Hearing Tests

  • Rinne’s Test

    rinne test

Definition

Rinne’s test is a hearing test that compares the perception of sounds as it compares the patient’s ability to hear a tone conducted via air and bone through the mastoid process. It should always be accompanied by a Weber’s test that is used to detect a sensorineural hearing loss, confirming the nature of hearing problem.

Purpose

To evaluate a patient’s hearing ability by air conduction compared to that of bone conduction.

Equipment: Tuning fork

Procedure

  1. Explain the procedure to the patient to promote cooperation.
  2. Sit the patient in a chair comfortably.
  3. Strike a 512 Hz tuning fork softly (knees or elbows slightly not the table) otherwise the vibrations will be excessive and cause the patient discomfort.
  4. Place the vibrating tuning fork on the base of the mastoid bone. Hold the fork for 2-3 seconds to allow sufficient time to make a mental note of the stimulus intensity.
  5. Ask the client to tell you when the sound is no longer heard.
  6. After the sound is no longer appreciated the vibrating top is held one inch from the external auditory meatus.
  7. The patient is asked whether the sound is louder behind or in front – referring to bone and air conduction respectively.

Interpretation of Results

Normal: A patient with normal hearing will hear the tone of the vibration longer and louder when the tuning fork is held next to the ear than that against the mastoid bone.

Positive Hearing Loss or “Reversed Rinne”: When a patient hears a louder and longer tone when the vibrating tuning fork is held against the mastoid bone than when it is held next to the ear.

  • Weber’s Test

Definition

Weber’s test is a quick hearing test that is performed with Rinne’s test.

Purpose

The Weber test is used to determine a patient’s hearing ability by bone conduction and is useful in detecting a unilateral (one-sided or asymmetrical) conductive hearing loss and unilateral sensorineural hearing loss.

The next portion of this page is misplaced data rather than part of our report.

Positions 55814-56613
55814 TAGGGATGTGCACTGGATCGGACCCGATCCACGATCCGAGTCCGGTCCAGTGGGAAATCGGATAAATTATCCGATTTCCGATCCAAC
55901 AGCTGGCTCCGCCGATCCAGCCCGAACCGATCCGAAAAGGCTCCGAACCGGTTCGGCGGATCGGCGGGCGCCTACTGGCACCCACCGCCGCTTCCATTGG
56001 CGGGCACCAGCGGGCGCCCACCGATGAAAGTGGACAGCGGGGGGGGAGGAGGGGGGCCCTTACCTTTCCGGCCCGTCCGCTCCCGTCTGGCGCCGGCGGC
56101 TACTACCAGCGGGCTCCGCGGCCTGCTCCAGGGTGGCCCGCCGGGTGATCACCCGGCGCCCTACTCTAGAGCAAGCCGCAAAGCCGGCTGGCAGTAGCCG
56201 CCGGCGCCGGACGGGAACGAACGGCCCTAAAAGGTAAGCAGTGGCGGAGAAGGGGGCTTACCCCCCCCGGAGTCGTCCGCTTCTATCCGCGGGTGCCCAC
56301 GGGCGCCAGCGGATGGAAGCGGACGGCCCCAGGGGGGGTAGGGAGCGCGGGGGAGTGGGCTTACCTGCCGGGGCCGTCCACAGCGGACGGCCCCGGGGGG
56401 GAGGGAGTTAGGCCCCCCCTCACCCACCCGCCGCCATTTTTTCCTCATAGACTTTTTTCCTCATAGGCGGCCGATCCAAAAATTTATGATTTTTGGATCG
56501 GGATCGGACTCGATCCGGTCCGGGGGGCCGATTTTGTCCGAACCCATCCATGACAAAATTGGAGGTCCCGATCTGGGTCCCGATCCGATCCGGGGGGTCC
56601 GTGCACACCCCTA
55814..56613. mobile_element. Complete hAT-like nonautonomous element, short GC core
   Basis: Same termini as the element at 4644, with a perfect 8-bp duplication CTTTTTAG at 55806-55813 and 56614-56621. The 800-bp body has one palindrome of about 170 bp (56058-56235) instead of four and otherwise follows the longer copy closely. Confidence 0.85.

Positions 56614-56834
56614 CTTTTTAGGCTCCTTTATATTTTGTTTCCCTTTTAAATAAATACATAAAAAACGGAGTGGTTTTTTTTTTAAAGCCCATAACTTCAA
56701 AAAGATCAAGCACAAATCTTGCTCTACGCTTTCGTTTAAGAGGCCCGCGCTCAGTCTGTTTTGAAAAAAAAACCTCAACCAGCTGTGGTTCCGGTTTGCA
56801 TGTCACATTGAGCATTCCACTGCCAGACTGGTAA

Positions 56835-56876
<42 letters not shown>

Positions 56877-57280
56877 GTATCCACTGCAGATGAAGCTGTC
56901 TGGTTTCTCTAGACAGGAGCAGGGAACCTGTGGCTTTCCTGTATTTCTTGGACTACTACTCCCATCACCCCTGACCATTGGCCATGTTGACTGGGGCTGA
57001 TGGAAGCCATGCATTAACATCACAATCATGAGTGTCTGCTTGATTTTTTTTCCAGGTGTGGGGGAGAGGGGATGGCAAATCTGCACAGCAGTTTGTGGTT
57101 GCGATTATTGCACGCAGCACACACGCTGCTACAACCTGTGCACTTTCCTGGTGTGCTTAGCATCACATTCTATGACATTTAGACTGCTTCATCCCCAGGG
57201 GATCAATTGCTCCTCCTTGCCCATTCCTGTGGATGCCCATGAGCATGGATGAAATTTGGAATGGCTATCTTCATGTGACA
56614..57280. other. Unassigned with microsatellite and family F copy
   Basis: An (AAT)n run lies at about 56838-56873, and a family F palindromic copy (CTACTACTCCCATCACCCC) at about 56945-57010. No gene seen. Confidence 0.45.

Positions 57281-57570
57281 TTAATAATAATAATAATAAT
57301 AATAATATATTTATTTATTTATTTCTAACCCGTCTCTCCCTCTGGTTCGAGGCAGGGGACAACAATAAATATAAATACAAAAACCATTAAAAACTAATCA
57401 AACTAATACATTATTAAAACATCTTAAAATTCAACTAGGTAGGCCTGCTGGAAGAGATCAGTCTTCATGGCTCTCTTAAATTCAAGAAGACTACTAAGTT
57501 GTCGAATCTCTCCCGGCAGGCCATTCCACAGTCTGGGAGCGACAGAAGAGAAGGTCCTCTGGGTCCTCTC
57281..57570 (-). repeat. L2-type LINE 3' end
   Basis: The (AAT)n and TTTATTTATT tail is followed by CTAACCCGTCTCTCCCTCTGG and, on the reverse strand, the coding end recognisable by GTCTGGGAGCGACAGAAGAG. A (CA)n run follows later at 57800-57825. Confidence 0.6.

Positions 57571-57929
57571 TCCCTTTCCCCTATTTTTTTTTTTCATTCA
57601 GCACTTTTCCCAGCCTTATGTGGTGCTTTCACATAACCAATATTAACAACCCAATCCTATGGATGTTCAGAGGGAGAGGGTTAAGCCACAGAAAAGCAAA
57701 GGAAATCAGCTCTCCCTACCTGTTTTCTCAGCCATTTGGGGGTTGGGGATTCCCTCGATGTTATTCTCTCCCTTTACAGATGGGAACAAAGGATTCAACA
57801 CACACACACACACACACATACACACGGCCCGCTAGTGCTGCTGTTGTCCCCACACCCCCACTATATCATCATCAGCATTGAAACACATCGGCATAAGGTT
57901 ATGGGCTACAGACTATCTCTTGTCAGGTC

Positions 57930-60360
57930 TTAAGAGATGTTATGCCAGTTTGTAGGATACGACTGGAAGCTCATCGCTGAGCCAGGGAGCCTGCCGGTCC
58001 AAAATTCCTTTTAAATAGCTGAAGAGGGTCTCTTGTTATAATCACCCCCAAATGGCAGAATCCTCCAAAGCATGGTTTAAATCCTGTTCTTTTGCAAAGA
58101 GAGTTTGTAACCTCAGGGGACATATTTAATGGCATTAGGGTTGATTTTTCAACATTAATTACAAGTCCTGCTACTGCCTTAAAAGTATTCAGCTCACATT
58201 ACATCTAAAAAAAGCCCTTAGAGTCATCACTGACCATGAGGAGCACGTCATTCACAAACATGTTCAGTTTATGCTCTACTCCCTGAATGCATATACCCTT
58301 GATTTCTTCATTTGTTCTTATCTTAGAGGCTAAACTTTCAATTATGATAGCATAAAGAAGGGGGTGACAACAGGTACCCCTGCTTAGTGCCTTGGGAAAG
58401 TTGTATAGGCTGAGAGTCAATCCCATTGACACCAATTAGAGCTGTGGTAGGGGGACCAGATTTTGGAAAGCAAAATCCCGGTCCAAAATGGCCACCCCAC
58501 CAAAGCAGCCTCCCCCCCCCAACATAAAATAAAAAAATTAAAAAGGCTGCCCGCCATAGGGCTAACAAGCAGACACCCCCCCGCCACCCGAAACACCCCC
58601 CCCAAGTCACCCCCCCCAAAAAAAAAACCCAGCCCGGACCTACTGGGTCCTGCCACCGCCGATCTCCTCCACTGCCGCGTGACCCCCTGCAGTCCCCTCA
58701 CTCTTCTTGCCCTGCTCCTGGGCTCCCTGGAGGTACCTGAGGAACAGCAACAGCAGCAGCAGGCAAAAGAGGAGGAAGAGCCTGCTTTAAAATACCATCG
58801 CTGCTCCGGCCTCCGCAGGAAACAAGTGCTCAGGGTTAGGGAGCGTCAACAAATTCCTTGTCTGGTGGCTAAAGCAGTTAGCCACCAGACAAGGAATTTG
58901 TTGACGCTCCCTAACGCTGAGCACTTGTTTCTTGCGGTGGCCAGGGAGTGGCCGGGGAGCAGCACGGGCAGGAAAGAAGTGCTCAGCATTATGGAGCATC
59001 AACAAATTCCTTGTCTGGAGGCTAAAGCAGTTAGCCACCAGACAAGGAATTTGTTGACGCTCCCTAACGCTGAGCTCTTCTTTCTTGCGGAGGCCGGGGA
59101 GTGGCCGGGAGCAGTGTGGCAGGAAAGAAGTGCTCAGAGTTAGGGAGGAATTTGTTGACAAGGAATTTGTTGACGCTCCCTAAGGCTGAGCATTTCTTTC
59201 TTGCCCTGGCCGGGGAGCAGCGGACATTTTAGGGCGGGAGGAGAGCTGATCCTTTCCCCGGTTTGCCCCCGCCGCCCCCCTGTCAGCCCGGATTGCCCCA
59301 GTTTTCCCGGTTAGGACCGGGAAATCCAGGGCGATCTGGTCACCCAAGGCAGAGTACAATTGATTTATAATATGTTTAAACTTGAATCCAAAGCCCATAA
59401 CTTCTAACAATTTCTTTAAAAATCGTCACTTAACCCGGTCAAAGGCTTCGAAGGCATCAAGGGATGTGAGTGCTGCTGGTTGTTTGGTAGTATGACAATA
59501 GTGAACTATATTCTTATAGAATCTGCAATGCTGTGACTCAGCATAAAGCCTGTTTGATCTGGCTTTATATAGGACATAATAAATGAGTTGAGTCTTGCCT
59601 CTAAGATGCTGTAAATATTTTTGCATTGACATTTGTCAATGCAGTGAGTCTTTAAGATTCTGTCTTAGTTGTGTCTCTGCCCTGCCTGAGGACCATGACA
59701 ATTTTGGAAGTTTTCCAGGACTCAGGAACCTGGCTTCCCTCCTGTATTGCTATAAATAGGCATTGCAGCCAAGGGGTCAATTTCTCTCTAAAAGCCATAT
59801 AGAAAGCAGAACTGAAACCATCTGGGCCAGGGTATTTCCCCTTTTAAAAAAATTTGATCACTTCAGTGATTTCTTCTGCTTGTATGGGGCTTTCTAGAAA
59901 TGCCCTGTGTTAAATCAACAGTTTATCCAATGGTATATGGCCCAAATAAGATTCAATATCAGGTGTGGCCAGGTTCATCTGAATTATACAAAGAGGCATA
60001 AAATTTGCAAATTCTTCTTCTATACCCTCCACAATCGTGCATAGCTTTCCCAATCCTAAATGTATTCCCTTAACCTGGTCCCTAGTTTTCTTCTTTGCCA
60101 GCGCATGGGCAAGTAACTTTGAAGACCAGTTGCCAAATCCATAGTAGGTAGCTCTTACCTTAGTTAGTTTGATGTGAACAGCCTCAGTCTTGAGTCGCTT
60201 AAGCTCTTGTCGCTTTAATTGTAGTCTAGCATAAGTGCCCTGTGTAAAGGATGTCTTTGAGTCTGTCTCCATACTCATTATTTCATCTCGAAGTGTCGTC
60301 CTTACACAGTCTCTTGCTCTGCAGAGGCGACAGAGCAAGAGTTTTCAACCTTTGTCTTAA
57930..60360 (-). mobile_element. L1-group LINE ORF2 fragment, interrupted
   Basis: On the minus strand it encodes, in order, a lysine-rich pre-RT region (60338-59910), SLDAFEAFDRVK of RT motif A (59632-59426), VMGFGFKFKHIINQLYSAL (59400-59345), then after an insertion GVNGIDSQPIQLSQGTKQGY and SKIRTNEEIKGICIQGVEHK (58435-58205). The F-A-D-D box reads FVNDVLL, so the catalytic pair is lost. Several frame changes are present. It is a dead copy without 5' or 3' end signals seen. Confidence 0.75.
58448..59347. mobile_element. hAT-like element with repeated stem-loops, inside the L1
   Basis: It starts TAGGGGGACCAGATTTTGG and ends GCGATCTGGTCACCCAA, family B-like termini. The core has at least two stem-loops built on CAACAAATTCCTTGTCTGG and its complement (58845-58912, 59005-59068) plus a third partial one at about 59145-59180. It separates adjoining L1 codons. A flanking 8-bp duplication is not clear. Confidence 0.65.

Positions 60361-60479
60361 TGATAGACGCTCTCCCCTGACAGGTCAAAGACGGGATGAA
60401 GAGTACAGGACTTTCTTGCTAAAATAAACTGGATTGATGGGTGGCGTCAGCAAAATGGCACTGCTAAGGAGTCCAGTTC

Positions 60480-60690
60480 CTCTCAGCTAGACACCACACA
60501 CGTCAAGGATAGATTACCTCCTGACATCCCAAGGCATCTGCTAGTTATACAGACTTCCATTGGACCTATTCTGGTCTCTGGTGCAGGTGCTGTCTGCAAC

Equipment: Tuning Fork

Procedure

  1. Explain the procedure to the patient to promote cooperation.
  2. Sit the patient in a chair comfortably.
  3. Strike a 512 Hz tuning fork softly (knees or elbows slightly not the table) otherwise the vibrations will be excessive and cause the patient discomfort.
  4. Place the vibrating tuning fork on the middle of the patient’s head. Hold the fork for 2-3 seconds to allow sufficient time to make a mental note of the stimulus intensity.
  5. Ask client if the sound is heard better in one ear or the same in both ears.

Interpretation of Results

Normal Response: sound is heard equally at both ears.

Sensorineural Hearing Loss: loudest sound in unaffected ear. This is because the affected ear is less effective at picking up sound even if it is transmitted directly by conduction into the inner ear.

Conductive Hearing Loss: Loudest sound in affected ear (hears vibrations only). This is because the conduction problem masks the ambient noise of the room, whilst the well-functioning inner ear picks the sound up via the bones of the skull causing it to be perceived as a louder sound than in the unaffected ear.

Watch a video on rinne and weber’s test courtesy of  Youtube.com

http://www.youtube.com/watch?v=FNy7dgOwu30

images from drdavidson.ucsd.edu, drdavidson.ucsd.edu

Daisy Jane Antipuesto RN MN

Currently a Nursing Local Board Examination Reviewer. Subjects handled are Pediatric, Obstetric and Psychiatric Nursing. Previous work experiences include: Clinical instructor/lecturer, clinical coordinator (Level II), caregiver instructor/lecturer, NC2 examination reviewer and staff/clinic nurse. Areas of specialization: Emergency room, Orthopedic Ward and Delivery Room. Also an IELTS passer.

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